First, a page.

Red Light Districts of Yesteryear
Glimmers of the past hidden in plain sight
I spend a lot of time in archives. Mostly they are digital newspaper and photo archives. Ancestry, too.
But sometimes the archive is one I’ve created myself, like the Evernote account I opened in 2009 that serves up long-forgotten things that caught my eye 12 years ago when I do a search. Or my Wordpress blog that is on a maybe-permanent hiatus. Or my Lightroom catalog that is about 13 years old and contains 333,854 photographs of a life that sometimes feels like a foreign country itself.
It’s that Lightroom catalog where I’ve been spending a lot of time lately. It had gotten so big that my laptop couldn’t handle it and it had become unusable. I traded the laptop in for an iMac recently and here we are: me sifting through it all after a few years away. This is probably the first of at least a few finds from that new source.
In 2014 I drew this map of the now-gone red light districts of Minneapolis after finding out in a series of events that they existed.
This little story includes something that brings me a lot of joy—when glimmers of the past manage to hang on in the present usually with a lot of luck instead of through official channels like a plaque or an entry in a book.
In this case, I’d recently moved back to Minneapolis and had a new routine of walking around the riverfront every day. One building on the west side of the river at 212 Eleventh Avenue South always intrigued me. Not only was it an obvious holdout surrounded by high rise apartments, but the architecture was unusual for Minneapolis.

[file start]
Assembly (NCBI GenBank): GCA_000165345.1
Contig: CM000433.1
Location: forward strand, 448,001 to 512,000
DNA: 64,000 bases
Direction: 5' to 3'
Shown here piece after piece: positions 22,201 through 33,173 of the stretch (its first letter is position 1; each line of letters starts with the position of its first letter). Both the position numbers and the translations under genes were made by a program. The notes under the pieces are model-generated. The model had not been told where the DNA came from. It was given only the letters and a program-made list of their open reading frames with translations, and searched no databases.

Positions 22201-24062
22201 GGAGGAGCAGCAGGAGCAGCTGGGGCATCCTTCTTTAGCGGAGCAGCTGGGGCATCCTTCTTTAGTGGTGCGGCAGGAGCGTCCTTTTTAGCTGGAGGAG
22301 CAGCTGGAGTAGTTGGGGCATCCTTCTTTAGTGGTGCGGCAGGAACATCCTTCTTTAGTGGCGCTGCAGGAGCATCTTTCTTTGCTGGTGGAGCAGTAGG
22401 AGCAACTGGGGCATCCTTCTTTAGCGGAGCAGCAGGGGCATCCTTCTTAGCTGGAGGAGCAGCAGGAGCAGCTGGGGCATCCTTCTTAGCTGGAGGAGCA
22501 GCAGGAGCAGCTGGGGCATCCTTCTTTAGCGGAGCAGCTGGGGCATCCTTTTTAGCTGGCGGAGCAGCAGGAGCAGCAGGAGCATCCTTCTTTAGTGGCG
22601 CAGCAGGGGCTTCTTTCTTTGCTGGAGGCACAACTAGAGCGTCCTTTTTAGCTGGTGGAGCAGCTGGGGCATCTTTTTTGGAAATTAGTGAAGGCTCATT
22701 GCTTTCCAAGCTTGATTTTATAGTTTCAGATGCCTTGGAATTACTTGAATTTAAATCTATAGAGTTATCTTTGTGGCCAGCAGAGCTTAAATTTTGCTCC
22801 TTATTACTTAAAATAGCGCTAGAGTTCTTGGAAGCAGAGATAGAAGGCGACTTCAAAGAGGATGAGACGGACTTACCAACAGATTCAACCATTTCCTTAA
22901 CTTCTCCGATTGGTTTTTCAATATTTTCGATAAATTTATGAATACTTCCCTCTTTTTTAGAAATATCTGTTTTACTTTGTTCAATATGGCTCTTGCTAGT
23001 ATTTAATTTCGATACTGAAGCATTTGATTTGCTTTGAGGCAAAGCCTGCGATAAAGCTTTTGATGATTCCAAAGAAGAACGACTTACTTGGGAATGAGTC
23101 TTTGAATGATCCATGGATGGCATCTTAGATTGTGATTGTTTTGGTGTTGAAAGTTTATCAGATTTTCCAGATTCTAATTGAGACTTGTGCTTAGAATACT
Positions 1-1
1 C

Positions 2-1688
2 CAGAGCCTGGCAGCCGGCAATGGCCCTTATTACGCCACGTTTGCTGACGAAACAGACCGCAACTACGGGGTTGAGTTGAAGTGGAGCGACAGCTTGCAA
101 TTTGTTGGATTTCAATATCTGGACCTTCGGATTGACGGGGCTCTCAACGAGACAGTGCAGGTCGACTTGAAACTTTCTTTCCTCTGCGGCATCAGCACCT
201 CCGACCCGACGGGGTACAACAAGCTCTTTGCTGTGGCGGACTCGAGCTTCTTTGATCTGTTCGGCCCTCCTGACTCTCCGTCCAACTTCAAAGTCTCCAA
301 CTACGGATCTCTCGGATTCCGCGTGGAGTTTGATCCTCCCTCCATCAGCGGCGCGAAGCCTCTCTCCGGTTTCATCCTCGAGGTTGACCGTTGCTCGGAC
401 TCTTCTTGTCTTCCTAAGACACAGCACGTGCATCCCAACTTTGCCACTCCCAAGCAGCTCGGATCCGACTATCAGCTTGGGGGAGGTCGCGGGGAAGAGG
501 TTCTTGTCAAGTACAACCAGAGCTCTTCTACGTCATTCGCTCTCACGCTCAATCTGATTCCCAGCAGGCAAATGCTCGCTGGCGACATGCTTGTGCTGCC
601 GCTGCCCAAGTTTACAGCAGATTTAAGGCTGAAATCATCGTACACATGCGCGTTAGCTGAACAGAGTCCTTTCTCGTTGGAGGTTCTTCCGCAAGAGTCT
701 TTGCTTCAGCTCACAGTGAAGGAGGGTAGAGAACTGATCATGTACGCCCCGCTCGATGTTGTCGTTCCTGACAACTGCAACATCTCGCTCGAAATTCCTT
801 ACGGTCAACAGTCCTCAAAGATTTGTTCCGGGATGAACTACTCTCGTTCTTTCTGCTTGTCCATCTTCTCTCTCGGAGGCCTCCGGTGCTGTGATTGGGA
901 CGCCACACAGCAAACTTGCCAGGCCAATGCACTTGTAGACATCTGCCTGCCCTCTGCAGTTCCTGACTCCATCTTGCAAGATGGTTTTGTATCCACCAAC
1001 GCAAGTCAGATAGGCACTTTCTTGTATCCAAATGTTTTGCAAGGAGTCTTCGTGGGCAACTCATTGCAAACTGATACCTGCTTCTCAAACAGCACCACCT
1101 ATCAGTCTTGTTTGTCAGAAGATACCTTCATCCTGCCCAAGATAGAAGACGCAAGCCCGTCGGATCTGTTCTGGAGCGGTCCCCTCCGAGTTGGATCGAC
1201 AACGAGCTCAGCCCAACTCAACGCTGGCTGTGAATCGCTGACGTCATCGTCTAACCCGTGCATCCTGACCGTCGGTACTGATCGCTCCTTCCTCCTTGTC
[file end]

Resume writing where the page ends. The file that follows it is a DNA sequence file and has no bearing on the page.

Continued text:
On the east side of the river, there was a bar whose signage and branding recalled a late 1800s-era saloon. It was called Mattie’s and the whole thing gave off a kind of bordello vibe.
When I looked up the website, sure enough it said that Mattie St. Clair’s House of Spirits is a “modern-day saloon” named after a madam who owned a brothel just down the street in the late 1800s.
It’s at this point that I made the connection to a recent book reading I’d missed about turn-of-the-century prostitution on the Minneapolis riverfront. I got the book, Minneapolis Madams: The Lost History of Prostitution on the Riverfront and discovered that my daily walk was basically a walking tour of the city’s red light districts, which operated until they were shut down circa 1910.
Which brought me to drawing this map!
Thanks for reading and see you next time.